Durango saves the day – yet again
1948 was an epic year for the Western. But it is easy to forget, in the time of mighty pictures such as John Ford’s Fort Apache, Howard Hawks’s Red River and John Huston’s The Treasure of the Sierra Madre, that there were dozens and dozens of oaters coming to the screen and being hugely enjoyed all over the US and indeed, all over the world.
Westerns were being released all through that year at a rate of about one a week, a level of production we can only dream of now. All the major studios put out pictures in the genre and some of the studios lower down the food chain specialized in them. Some stars did too. Randolph Scott had three released that year, so did John Wayne. But that was nothing compared with the true specialists. Roy Rogers made eight in 1948. And Charles Starrett was the Durango Kid in eight also. When he retired, Starrett held the record for starring in the longest-running string of feature films – 131 titles, half of them being Durango Kid pictures, for Columbia.
These were examples of the formulaic one-hour black & white oaters resembling one another closely which all the studios were turning out, and they were gobbled up by the regular audiences in those largely pre-TV days, especially the juniors. But they were well made and often admired. Some of the directors may not have been big-name artists like Ford or Hawks but they were professionals, at the top of their game. Take Ray Nazarro, for example. He worked with Starrett on 42 titles, first under director Benjamin Kline, then directing 37 of them himself, between 1945 and 1952. It was a remarkable record. All the pictures had good pace and well-handled action. Yes, they’re pretty unsophisticated by modern standards; there isn’t much subtle about them. But they really are a whole lot of fun – still today.
Blazing Across the Pecos, Starrett’s fifth Durango Kid oater of the year, later re-released with the slightly less Western title of Under Arrest, will do very nicely as an example of the sub-genre.
In the era of the singing cowboy, Starrett didn’t croon a tune. Columbia solved that problem by hiring a Sons of the Pioneers-style country & western group and having a singing sidekick. The Western Stars sing two jaunty songs in Blazing Across the Pecos, namely Goin’ Back to Texas and Honey Baby Mine, and Smiley Burnette gets two numbers, That’s All, Brother, That’s All and Ain’t Much Help. And extremely whistlable the ditties are, too. I think the Western Stars fiddler was a fan of Stéphane Grappelli.
The plot is, well, shall we say, standard. The town is treed by a crooked saloon owner, Ace Brockway (Charles C Wilson) who has got himself elected mayor, and he has a thuggish (and equally stocky) henchman, Buckshot Thomas (Jack Ingram). Wilson only did three Westerns and this was his last. Ingram did an astonishing 216 Western features between 1935 and 1957, almost always as a heavy.
Ace is really wicked because he is providing the Indians with rifles, so that they terrorize local settlers and then he can grab their land cheap. As you know, selling guns to the Indians in B-Westerns is a crime situated on the scale of awfulness somewhere between matricide and cannibalism, and no punishment is too severe for white men who do it.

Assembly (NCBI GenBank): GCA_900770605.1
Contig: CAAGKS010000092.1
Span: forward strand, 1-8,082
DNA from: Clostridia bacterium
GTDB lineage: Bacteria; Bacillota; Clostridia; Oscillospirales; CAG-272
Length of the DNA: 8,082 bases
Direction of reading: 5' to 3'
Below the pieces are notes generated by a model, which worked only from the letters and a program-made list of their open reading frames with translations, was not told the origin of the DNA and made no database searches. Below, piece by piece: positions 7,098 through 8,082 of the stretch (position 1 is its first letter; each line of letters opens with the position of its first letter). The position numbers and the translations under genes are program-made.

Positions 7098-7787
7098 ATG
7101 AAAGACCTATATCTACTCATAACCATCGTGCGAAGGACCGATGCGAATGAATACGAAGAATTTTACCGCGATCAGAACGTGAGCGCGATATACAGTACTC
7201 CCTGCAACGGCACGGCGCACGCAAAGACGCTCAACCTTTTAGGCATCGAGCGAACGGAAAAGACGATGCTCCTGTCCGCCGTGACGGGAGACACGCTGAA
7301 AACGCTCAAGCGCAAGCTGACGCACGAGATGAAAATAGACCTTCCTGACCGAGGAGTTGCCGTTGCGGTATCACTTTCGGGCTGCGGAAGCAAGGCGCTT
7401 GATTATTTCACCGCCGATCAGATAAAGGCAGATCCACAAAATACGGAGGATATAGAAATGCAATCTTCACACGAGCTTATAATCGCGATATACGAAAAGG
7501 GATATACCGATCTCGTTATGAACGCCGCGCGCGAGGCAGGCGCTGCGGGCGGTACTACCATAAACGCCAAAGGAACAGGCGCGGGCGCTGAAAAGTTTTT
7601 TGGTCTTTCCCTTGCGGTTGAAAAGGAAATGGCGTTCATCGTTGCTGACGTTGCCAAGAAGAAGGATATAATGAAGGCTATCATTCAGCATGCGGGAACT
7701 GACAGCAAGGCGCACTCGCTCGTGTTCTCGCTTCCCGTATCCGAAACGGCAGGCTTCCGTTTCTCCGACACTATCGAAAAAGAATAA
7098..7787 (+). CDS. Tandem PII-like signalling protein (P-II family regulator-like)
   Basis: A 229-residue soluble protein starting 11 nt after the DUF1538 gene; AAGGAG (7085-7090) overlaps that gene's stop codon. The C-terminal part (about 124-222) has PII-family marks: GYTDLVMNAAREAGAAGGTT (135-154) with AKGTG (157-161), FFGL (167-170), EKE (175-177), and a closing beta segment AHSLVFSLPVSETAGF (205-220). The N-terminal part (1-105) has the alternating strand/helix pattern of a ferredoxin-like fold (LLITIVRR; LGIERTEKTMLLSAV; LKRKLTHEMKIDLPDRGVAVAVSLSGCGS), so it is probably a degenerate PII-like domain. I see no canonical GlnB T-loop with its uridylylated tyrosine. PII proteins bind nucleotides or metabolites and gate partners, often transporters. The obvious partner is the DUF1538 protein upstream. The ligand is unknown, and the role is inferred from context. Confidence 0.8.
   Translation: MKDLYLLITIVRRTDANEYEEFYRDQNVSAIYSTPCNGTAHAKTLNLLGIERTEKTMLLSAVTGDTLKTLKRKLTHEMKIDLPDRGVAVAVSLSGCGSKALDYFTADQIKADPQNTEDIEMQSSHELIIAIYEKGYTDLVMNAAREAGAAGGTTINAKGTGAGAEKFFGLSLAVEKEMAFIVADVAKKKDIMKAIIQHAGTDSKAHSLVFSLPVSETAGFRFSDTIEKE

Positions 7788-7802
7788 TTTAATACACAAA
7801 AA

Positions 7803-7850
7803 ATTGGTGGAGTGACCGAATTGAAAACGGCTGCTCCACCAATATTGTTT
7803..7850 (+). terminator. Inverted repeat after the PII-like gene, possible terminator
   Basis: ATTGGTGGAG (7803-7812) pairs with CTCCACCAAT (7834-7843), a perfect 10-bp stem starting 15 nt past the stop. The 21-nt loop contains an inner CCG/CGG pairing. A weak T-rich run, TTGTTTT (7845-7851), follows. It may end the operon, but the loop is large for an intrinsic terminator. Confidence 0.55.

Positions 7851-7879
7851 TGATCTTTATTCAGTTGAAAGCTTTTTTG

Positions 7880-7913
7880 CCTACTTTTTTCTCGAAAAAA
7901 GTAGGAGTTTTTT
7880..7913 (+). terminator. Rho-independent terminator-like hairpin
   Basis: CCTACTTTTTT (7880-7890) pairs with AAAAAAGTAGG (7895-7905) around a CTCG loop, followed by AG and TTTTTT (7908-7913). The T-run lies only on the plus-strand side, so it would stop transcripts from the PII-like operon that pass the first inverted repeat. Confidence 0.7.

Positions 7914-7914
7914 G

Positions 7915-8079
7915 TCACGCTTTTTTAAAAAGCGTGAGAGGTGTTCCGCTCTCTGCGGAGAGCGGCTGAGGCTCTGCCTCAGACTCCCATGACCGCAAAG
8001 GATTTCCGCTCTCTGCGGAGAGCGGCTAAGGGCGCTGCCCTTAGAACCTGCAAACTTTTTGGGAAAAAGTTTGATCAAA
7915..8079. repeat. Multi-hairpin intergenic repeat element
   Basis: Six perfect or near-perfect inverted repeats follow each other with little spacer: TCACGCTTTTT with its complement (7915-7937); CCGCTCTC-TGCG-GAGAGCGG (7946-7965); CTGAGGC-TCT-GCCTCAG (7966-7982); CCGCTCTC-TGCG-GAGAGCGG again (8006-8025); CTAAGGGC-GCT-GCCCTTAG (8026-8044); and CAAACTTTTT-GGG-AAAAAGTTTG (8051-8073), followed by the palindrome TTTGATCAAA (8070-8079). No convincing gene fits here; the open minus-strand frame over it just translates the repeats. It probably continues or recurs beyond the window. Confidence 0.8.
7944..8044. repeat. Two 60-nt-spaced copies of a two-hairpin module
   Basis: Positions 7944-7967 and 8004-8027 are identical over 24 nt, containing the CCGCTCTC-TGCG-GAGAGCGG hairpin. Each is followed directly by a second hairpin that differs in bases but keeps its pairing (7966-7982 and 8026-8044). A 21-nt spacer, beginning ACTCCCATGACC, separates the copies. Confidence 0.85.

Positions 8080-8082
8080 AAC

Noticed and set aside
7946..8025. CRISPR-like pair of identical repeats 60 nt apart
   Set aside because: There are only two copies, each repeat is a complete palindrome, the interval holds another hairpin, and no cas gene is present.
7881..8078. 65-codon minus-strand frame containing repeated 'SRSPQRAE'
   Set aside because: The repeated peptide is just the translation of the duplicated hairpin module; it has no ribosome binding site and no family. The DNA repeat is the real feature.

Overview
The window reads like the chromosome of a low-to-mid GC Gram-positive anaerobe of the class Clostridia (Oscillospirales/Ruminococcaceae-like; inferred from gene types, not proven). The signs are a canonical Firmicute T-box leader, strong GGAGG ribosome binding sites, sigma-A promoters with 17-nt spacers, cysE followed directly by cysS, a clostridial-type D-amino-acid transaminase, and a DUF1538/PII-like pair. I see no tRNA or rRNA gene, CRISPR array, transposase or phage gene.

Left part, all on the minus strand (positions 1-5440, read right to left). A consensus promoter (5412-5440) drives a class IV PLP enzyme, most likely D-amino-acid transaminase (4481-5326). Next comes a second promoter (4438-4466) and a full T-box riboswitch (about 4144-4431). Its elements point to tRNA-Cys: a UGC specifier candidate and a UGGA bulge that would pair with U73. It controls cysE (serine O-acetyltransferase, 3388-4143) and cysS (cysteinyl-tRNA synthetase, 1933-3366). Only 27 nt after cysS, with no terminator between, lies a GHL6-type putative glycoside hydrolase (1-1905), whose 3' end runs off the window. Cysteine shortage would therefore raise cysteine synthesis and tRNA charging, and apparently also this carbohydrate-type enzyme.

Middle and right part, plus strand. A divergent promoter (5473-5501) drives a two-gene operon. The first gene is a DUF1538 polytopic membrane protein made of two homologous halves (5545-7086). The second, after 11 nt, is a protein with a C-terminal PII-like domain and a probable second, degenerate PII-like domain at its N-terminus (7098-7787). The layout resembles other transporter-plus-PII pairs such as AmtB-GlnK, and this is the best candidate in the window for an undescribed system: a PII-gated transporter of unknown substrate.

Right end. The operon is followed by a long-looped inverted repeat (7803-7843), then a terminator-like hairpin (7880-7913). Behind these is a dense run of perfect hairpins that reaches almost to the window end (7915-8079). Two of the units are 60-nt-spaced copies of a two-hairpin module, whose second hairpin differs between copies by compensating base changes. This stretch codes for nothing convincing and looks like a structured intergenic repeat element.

Ace also, as if that villainy were not enough, incites the Indians to attack the trading posts of decent and farmer-helping merchant Matt Carter (Thomas E Jackson). They’ve already burned down three of the five posts before Durango happens along. Matt Carter has a glam daughter, obviously (they were compulsory in them days) and she is the lovely Lola, played by second-billed Patricia Barry (only this and two other Westerns, I fear).
Decent and friendly Steve Blake, we all know by now, moonlights as the Durango Kid, a masked avenger righting wrongs and bringing bad guys to book. To disprove the white hat/black hat cliché, ultra-goody Durango is decked out all in black, like Hopalong Cassidy, another arch-good guy. He is very athletic too. That’s because all the fancy stunts Durango does were performed by the great Jock Mahoney. Being masked was handy; you could put someone of more or less the same build in Durango’s duds and no one could tell. Except we can. Once you know it’s Jock you can tell. Actually, in this one Jock also gets a bit part: it is he (in plain clothes, of course) who brings to town the news of another Indian attack.
These pictures were made on very tight budgets, filmed on the Columbia Western town lot, and with location footage, such as it is, for example of Indian attacks, often recycled from other movies – you find the print quality of the frames doesn’t match. And they use that speeded-up film technique to make the galloping faster (and with barely a 60-minute runtime, you can’t waste precious seconds). That’s OK, we don’t mind.
Smiley is Marshal Burnette in this one. Mayor Ace has appointed him “for a laugh”. The running gag is that he is cowardly, doing everything possible to avoid keeping law ‘n’ order, leaving all that side of things to Deputy Steve. At one point he hides a gun in a turkey so that Steve can get the drop on the bad guys.
There’s a straight guy, Jim (third-billed Paul Campbell, Aramis in the 1956 TV Three Musketeers), who runs the local paper. You can see him in the turkey picture, third from the left. He’s against the crooked mayor and he has also fallen for the lovely Lola. We might expect Steve to do the romancin’ but he never seems to. Too busy being Durango, I guess. Anyway, Newspaperman Jim, Marshal Smiley, Deputy Steve and Lovely Lola all team up to the thwart the nefarious schemes of Mayor Ace and Henchman Buckshot, who, thus, don’t stand a chance.
Well, well, it’s all most satisfactory. I recommend it. You’ll enjoy this Western. Especially the gun in the turkey.